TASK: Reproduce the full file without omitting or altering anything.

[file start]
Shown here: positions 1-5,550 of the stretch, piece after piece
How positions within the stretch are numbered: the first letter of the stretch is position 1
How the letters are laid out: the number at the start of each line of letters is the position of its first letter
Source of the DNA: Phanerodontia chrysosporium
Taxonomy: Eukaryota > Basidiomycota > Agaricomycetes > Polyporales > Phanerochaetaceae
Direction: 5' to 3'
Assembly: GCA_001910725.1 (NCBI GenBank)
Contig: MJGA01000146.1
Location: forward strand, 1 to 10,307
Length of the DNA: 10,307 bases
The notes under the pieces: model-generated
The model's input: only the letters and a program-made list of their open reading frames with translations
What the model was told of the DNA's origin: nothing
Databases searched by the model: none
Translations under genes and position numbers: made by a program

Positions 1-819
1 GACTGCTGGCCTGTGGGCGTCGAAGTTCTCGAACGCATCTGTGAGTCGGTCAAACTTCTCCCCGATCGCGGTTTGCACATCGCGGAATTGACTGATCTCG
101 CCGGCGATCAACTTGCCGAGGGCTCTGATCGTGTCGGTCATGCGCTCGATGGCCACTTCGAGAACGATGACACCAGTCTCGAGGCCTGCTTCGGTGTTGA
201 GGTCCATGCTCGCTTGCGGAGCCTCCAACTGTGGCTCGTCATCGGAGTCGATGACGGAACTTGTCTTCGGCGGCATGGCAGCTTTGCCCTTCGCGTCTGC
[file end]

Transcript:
Shown here: positions 1-5,550 of the stretch, piece after piece
How positions within the stretch are numbered: the first letter of the stretch is position 1
How the letters are laid out: the number at the start of each line of letters is the position of its first letter
Source of the DNA: Phanerodontia chrysosporium
Taxonomy: Eukaryota > Basidiomycota > Agaricomycetes > Polyporales > Phanerochaetaceae
Direction: 5' to 3'
Assembly: GCA_001910725.1 (NCBI GenBank)
Contig: MJGA01000146.1
Location: forward strand, 1 to 10,307
Length of the DNA: 10,307 bases
The notes under the pieces: model-generated
The model's input: only the letters and a program-made list of their open reading frames with translations
What the model was told of the DNA's origin: nothing
Databases searched by the model: none
Translations under genes and position numbers: made by a program

Positions 1-819
1 GACTGCTGGCCTGTGGGCGTCGAAGTTCTCGAACGCATCTGTGAGTCGGTCAAACTTCTCCCCGATCGCGGTTTGCACATCGCGGAATTGACTGATCTCG
101 CCGGCGATCAACTTGCCGAGGGCTCTGATCGTGTCGGTCATGCGCTCGATGGCCACTTCGAGAACGATGACACCAGTCTCGAGGCCTGCTTCGGTGTTGA
201 GGTCCATGCTCGCTTGCGGAGCCTCCAACTGTGGCTCGTCATCGGAGTCGATGACGGAACTTGTCTTCGGCGGCATGGCAGCTTTGCCCTTCGCGTCTGC